Little Gift Cards, Massive Fraud Threat

Secure gift cards to ensure happy customers and an increase in revenue this festive season

digital gift card

Gift cards are a hot gifting option this holiday season, as they save the hassle of finding the perfect gift for each individual; and recipients can use gift cards to buy what they want or need. The gift card industry is expected to grow to about $750 billion by the year 2026, according to Research and Markets report.1 And, as customers prefer the convenience of online shopping, the sale of digital gift cards has seen an expressive increase in recent years. CardCash reports digital gift cards are the fastest growing segment of the gift card industry, registering an annual growth rate of 200%, as against 6% growth of physical gift cards.2

 It’s All About Money

Where there is money involved, can the fraudsters be far behind? The festive season provides fraudsters with massive opportunities to buy themselves ‘gifts’ and make unsuspecting customers pay for them.

The low dollar amounts associated with gift cards make them an attractive proposition for fraudsters, because that reduces the chances of prosecution. In a reported incident, a fraudster bought approximately 45,000 gift cards (both in person and online) and monetized them to the tune of $7.5 million.3 So, even though dollar values on individual gift cards are low, the scale of fraud can be massive. Furthermore, gift cards do not need a physical delivery address. As a result, fraudsters face lower risk as their actual location can never be determined.

Who Moved My Card

Gift card frauds are easier to commit and can be monetized fairly quickly. In its simplest form, a fraudster takes the cards off the rack in a store, writes down the card numbers (or skims the numbers using a magnetic stripe reader), scratches off the decals to steal security codes, and replaces the decals with the ones available cheaply online. When customers buy these compromised gift cards and load them with money, fraudsters are automatically alerted through a software that keeps track of when the cards get activated. Fraudsters then monetize the cards or encode the details of the compromised cards to other cards and use them to buy stuff. Some gift cards come with an auto-load feature. When fraudsters get access to such auto-load cards, they can wipe clean the associated account of all the available funds.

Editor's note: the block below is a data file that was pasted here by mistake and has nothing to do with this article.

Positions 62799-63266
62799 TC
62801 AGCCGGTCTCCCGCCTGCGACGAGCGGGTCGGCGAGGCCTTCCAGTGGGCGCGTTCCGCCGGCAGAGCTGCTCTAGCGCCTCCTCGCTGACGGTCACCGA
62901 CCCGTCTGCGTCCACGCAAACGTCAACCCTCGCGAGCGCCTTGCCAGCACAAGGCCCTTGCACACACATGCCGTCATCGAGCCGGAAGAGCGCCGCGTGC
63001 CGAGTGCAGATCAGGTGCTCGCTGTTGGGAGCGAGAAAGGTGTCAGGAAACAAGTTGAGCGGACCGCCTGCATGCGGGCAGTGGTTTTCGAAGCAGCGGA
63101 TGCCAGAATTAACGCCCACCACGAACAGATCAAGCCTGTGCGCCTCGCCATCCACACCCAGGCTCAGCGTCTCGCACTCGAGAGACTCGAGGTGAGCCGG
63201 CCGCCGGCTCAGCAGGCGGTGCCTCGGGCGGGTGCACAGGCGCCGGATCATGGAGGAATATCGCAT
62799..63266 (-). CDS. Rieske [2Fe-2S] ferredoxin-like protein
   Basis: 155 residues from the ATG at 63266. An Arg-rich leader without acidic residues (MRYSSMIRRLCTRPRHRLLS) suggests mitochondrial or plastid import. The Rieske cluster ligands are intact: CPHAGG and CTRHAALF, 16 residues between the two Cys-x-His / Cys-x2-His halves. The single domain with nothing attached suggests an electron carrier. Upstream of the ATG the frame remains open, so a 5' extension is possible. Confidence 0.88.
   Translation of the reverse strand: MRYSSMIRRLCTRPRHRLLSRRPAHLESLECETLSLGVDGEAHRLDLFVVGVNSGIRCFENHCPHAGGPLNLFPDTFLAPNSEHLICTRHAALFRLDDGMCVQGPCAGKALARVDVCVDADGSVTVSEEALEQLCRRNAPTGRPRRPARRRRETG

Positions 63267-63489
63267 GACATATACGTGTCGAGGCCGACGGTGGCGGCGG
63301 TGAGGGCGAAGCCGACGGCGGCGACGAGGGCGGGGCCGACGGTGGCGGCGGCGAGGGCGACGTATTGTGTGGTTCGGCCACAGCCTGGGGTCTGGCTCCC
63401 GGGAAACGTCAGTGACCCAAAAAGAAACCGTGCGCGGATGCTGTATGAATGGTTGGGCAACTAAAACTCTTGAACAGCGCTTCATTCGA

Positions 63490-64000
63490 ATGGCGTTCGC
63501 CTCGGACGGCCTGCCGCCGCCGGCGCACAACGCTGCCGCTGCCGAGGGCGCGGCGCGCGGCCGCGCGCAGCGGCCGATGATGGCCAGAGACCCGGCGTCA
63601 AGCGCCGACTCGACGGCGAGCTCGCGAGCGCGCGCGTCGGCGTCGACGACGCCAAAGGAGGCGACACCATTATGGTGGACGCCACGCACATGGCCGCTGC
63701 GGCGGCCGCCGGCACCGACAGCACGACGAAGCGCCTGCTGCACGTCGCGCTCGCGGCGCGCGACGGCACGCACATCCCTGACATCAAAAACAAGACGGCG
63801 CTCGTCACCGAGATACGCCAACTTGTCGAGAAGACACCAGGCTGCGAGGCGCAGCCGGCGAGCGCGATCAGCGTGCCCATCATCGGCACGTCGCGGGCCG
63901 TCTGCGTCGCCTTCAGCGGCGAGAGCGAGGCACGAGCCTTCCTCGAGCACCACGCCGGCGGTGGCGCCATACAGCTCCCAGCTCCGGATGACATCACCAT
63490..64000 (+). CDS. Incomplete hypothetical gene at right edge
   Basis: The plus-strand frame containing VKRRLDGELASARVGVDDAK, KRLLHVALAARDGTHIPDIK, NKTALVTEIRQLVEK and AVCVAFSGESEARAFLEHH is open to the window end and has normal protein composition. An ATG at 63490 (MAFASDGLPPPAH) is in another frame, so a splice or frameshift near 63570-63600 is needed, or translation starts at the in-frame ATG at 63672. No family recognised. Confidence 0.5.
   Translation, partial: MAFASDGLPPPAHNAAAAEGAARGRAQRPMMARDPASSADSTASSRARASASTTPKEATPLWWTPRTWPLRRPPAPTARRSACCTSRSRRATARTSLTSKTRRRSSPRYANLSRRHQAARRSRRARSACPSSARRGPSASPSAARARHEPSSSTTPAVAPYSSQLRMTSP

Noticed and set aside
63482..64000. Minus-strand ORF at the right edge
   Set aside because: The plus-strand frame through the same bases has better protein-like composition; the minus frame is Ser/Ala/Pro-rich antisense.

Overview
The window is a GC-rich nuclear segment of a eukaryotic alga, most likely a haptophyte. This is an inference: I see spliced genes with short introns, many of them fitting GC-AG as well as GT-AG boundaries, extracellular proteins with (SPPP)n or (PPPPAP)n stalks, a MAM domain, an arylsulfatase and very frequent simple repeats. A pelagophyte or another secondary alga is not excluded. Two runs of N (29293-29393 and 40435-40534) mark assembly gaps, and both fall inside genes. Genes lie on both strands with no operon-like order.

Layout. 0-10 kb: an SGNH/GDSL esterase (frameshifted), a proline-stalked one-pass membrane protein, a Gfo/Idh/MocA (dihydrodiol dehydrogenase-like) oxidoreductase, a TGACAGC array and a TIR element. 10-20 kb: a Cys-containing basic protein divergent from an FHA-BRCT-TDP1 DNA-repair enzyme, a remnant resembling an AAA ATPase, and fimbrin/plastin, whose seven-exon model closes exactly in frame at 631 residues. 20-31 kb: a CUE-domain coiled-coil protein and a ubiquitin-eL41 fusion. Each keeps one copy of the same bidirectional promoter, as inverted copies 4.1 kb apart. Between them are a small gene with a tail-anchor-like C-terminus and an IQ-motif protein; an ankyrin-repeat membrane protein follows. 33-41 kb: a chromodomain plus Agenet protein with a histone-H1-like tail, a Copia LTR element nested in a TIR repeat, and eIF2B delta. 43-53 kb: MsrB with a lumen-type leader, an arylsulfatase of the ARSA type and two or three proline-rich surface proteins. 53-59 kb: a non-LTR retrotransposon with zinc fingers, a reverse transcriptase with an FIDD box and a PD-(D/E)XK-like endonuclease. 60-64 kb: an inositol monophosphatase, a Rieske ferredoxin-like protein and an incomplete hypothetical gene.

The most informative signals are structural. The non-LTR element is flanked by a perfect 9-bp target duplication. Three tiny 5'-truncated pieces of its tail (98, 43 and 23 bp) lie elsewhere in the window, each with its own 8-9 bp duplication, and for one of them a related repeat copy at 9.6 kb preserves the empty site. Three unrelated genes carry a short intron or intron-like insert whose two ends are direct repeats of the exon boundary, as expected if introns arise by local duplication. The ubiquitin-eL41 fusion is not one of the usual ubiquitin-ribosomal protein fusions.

Now that retailers have beefed up in-store security through video surveillance, fraudsters have taken the online route. They access gift card numbers in bulk through phishing, SQL injection, and social engineering. Some even go to the extent of creating fraudulent websites similar to those that offer visitors free gift cards for viewing ads or completing certain surveys. Fraudsters use these fake websites to harvest customers’ personal details such as phone numbers and email addresses. At times, customers are asked to download an app for details of the offer, which is actually infested with malware and sends customer data to fraudsters. This increases susceptibility to one of the latest and most vicious threats—account-takeover.